2. 2. 2 TThhee WWoorrlldd TTrraaddee OOrrggaanniissaattiioonn The excuse Ministers give for opposing the sales ban is that it may not comply with World Trade Organisation (WTO)* rules. Such a ban would mean that products from non-European countries, e.g. the U.S, that had involved animal testing could not be sold within the EU. This could be seen as discrimination, as WTO rules state that a product from abroad cannot be rejected in favour of a national product purely on the basis of protection of a country’s own interests. However, there is a situation where this rule can be overridden, namely if the trade restriction is either to protect public morals, or to protect human, animal, plant life or health. Animal testing falls into both of these categories and there is no reason to believe a cosmetics sale ban would be deemed WTO- incompatible. * The World Trade Organisation deals with global trade rules between member nations, ensuring ‘free trade’ between countries. There are 144 members. A campaign is currently underway by the BUAV to ban the sale of all animal tested products within the EU. Visit their website for the latest news. More detailed information on EU law and WTO rules with regards to cosmetic testing can be found in the RSPCA’s report; ‘Safe and Sound’, downloadable from their website In the meantime, the best way to encourage manufacturers to change their policy on animal testing is through consumer power. This can involve writing letters to the ‘bad’ companies and purchasing only cruelty-free products. FFrreeqquueennttllyy aasskkeedd qquueessttiioonnss HHooww ccaann wwee bbee ssuurree tthhaatt pprroodduuccttss aarree ssaaffee iiff tthheeyy hhaavveenn’’tt bbeeeenn tteesstteedd oonn aanniimmaallss?? Most ingredients have been on the market for years, anyway. In fact, there are 8,000 established ingredients! Surely this is enough for companies to work with. There are many companies producing cosmetics that have not been tested on animals, which proves that it can be done. Animal experimentation for cosmetics could end tomorrow - there is simply no excuse for its continuation. Unfortunately, it is the drive for money that fuels the animal testing industry. Companies are able to trick people out of their money by producing ‘a revolutionary new formula to banish split ends’ or ‘new longer lasting lipstick’. However, if the product contains new ingredients, animal suffering will have taken place in its formulation. Also, a lot of safety testing comes down to common sense. Everyone knows that we shouldn’t drip shampoo into our eyes and then not wash it out, so can doing this to animals possibly help us? Any accidental exposure that we encounter will be at a far smaller level than is administered in animal tests, therefore results simply cannot be transferred. As mentioned above, the corrosiveness of most substances is already known, therefore a simple way would be only to use known safe substances in cosmetics. Additionally, this question assumes that animal testing is a valid model for human safety. In fact, risks to human health CANNOT be established by using animals. Even short-term dangers like skin or eye irritation manifest very differently in different species, so that no animal can predict what will happen in another. For example, bleach causes severe irritation to human skin, but only mild irritation to rabbit skin. Human eyes are 18 times more sensitive to CS gas and 90 times more sensitive to CR gas than rabbit eyes. There are numerous biological differences between humans and animals in the way we react to chemicals, so that the health and safety of consumers is actually being compromised by scientifically worthless animal tests. CCoossmmeettiiccss tteessttiinngg ffaaccttffiillee ©PETA
  3. 3. WWhhaatt aarree tthhee aalltteerrnnaattiivveess ttoo aanniimmaall tteessttiinngg?? Very little money is put into funding alternatives, simply because there is no motivation for companies to do so. Animal testing is a convenient way of getting a product on the market. This is why it is so vital that the combined sales and marketing ban is implemented. There are in vitro* methods of testing for the whole spectrum of possible adverse effects but so far only three in vitro tests have been scientifically validated within the EU: one for photo-toxicity (reaction on exposure to sunlight) and two for skin corrosion. They use fragments of human skin and are thus directly applicable to people. Other tests are currently awaiting validation. For example, there are a variety of alternatives to the Draize test** but validating them is problematic because the original Draize** test is so inaccurate that comparisons are poor. Another problem is that regulatory authorities are reluctant to accept superior scientifically-validated non-animal tests - even though animal tests themselves have never been validated! *in vitro (in a test tube) as opposed to in vivo (in a body) ** A horrific test whereby chemicals are dripped into the eyes of fully conscious rabbits to gauge irritant potential. DDoonn’’tt ccoossmmeettiicc tteessttss oonnllyy mmaakkee uupp aa ssmmaallll pprrooppoorrttiioonn ooff aanniimmaall tteessttss aannyywwaayy?? Yes, it is true that across Europe, cosmetic tests make up 0.3% of all animal experiments. However, this still translates into thousands of animals. Additionally, non-animal safety tests which would be developed as a result of a cosmetics testing ban, could also be applicable when testing chemicals and pharmaceuticals, meaning that millions of animals could be saved in these areas too. HHooww ddoo II kknnooww iiff aa pprroodduucctt iiss ccrruueellttyy--ffrreeee?? There are two main cruelty-free policies: FFiivvee yyeeaarr rroolllliinngg rruullee This indicates that the product does not contain any ingredients that have been tested in the previous five years. So, for example, a product developed in 1998 couldn’t be used in 2003 but could be used in 2004. However, since a product can take several years to come to market, this policy is only a mild inconvenience to companies intent on continuing their use of animals. 3 LLiisstteedd bbeellooww aarree ssoommee ccoommppaanniieess wwhhiicchh hhaavvee aa ffiixxeedd ccuutt--ooffff ddaattee.. VVgg iinnddiiccaatteess tthhaatt tthhee pprroodduuccttss aarree ssuuiittaabbllee ffoorr vveeggaannss.. VVtt iinnddiiccaatteess tthhaatt tthhee pprroodduuccttss aarree ssuuiittaabbllee ffoorr vveeggeettaarriiaannss,, aanndd NNVV mmeeaannss tthhaatt ssoommee pprroodduuccttss mmaayy ccoonnttaaiinn nnoonn--vveeggeettaarriiaann iinnggrreeddiieennttss –– cchheecckk tthhee llaabbeellss oorr wwrriittee ttoo hheeaadd ooffffiiccee ffoorr aa lliisstt..MMoosstt ooff tthheessee ccoommppaanniieess ssuuppppllyy mmaaiill oorrddeerr,, oorr tthheeiirr pprroodduuccttss ccaann bbee ffoouunndd iinn hheeaalltthh sshhooppss.. AAllssoo,, ssuuppeerrmmaarrkkeettss aarree iinnccrreeaassiinnggllyy bbeeggiinnnniinngg ttoo ssttoocckk ssoommee ooff tthheessee rraannggeess.. AAnniimmaall AAiidd VVgg 0011773322 336644554466 BBeeaauuttyy WWiitthhoouutt CCrruueellttyy VVtt 0011222299 777755118855 BBooddyy SShhoopp NNVV CCaarree ffoorr LLiiffee VVgg 0011445588 225511555599 CCaauurrnniiee SSooaapp CCoo VVgg 00114411 777766 11221188 CCoossmmeettiiccss ttoo GGoo VVtt 0011442244 220011220022 CCoo--oopp ((oowwnn bbrraanndd)) NNVV CCrreeiigghhttoonn’’ss NNaattuurraallllyy VVtt DDaanniieell FFiieelldd VVgg 00220077 443377 11449900 HHoonneessttyy VVgg 0011662299 881144888888 MMoonnttaaggnnee JJeeuunneessssee VVtt 0011779922 331100330066 PPuurree PPllaanntt VVgg SSuuppeerrddrruugg NNVV WWeelleeddaa VVtt 00111155 994444 88222222 CCoossmmeettiiccss tteessttiinngg ffaaccttffiillee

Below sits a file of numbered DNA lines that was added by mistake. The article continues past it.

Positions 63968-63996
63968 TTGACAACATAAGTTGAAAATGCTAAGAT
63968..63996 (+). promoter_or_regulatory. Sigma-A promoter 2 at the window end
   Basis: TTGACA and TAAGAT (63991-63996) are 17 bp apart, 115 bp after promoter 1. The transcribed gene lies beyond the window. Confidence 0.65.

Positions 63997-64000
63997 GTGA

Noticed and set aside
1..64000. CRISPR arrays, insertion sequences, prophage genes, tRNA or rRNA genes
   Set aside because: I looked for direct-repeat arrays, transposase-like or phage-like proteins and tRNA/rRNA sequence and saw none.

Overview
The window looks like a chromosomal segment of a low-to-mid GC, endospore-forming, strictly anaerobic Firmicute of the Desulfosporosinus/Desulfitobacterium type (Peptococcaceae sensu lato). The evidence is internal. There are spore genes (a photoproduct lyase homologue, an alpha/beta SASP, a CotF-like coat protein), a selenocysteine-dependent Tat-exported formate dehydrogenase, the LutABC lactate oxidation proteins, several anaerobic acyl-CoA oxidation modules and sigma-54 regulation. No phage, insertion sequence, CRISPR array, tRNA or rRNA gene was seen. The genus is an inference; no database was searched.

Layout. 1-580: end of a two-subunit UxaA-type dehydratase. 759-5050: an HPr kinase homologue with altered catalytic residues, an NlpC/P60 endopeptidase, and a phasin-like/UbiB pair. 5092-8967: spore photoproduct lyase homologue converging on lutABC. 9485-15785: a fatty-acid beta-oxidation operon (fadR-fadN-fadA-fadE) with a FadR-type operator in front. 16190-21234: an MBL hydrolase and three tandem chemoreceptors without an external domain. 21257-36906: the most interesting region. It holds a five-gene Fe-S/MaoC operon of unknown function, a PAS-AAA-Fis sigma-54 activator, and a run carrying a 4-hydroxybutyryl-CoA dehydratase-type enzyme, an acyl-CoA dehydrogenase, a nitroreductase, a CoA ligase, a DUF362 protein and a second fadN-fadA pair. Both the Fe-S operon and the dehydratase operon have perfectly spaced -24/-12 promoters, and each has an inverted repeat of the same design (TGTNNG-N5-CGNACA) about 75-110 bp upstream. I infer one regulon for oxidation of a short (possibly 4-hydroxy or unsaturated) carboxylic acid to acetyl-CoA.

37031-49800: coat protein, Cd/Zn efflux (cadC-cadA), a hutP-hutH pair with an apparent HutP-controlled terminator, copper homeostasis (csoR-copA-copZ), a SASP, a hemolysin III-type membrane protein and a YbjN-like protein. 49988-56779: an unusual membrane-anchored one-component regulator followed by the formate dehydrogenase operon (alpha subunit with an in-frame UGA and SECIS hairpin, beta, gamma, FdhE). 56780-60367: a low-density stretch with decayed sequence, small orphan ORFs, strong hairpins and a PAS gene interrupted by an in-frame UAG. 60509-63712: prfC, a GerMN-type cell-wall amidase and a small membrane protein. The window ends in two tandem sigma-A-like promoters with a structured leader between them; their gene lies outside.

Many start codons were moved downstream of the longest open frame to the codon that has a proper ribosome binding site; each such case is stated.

4. 4. AAnniimmaall AAiidd,, TThhee OOlldd CChhaappeell,, BBrraaddffoorrdd SStt,, TToonnbbrriiddggee,, KKeenntt TTNN99 11AAWW TTeell:: ((0011773322)) 336644554466 q eemmaaiill:: iinnffoo@@aanniimmaallaaiidd..oorrgg..uukk q wweebb::wwwwww..aanniimmaallaaiidd..oorrgg..uukk FFiixxeedd ccuutt--ooffff ddaattee ((FFCCOODD)): Most substances have been tested on animals at some point, including even water. It is therefore virtually impossible to buy a cosmetic that has never ever involved animal testing. Ethical companies adopt a fixed cut-off date. This means that a company's products or ingredients haven't been tested on animals after a specific date. It is important that both the company itself and its suppliers conform to this date. Obviously, the longer ago the cut-off date, the more ethical the product. Animal Aid believe that this is the only cruelty-free policy. II wwrroottee ttoo aa ccoommppaannyy,, aanndd tthheeyy ssaaiidd tthhaatt nnoonnee ooff tthheeiirr pprroodduuccttss aarree tteesstteedd oonn aanniimmaallss?? IIss tthhiiss aa ssaattiissffaaccttoorryy rreessppoonnssee?? No! It is quite possible that their finished products have not been tested, but the ingredients that go into the products may well have been. When writing or phoning a company, always ask for a fixed cut-of date that applies to both the company itself and its suppliers, as this is the only way you can guarantee that its products are cruelty-free. Other ambiguous labelling to watch out for: We do not carry out animal tests (another company may have done it on its behalf!) Contains only natural ingredients (still may have been tested on animals!) Environmentally Friendly (doesn’t necessarily mean animal friendly!) Our policy has been not to test products or ingredients since year xxx (a dangerous statement as this implies a FCOD, but again they may have contracted the animal testing, or it may be done by their suppliers.) If a company states a fixed cut-off date, then this date should apply to every single cosmetic product in its own brand range. However, it may have a different policy for its household product range (polish, cleaners, washing powder etc.). It is always advisable to check with the company concerned. Additionally, some people may be reluctant to purchase from large stores, such as Sainsbury’s or Superdrug, because, despite the fact that their own brand products are cruelty-free, they sell other brands which aren’t. Do not be fooled by a company which states it is required to conduct animal tests by law. This simply means that it is using new ingredients (which by law do have to be tested - but not necessarily on animals), and not making use of the vast range already in existence, i.e. it is fuelling the animal testing industry through its drive for profit, and could easily stop if it wanted to. Remember, manufacturers use cleverly worded statements to try and trick well-meaning people into buying animal tested products. Always read between the lines! If a company has assured me of its fixed cut-off date, is it then safe to assume that no animals have suffered in its development? Many people will want to avoid products which contains slaughterhouse by-products. Cosmetics can often include gelatine, animal glycerine, collagen, tallow, lard etc. etc. Some companies make cosmetics that are exclusively vegetarian/ vegan, whereas with other companies, only certain products may be suitable. FFiinnaall wwoorrdd It may be tempting to buy from the latest fashionable range, but before you do, spare a thought for the animals who have suffered just to make the consumer look beautiful. To put an end to cosmetics testing, only buy from cruelty-free companies Also, get involved in any way you can in helping the BUAV with their cosmetics campaign ( Remember, every little bit of effort helps! Some companies make cosmetics that are exclusively vegetarian/vegan, whereas with other companies, only certain products may be suitable. Listed below are some companies which have a fixed cut-off date. Vg indicates that the products are suitable for vegans. Vt indicates that the products are suitable for vegetarians, and NV means that some products may contain non- vegetarian ingredients – check the labels or write to head office for a list. CCoossmmeettiiccss tteessttiinngg ffaaccttffiillee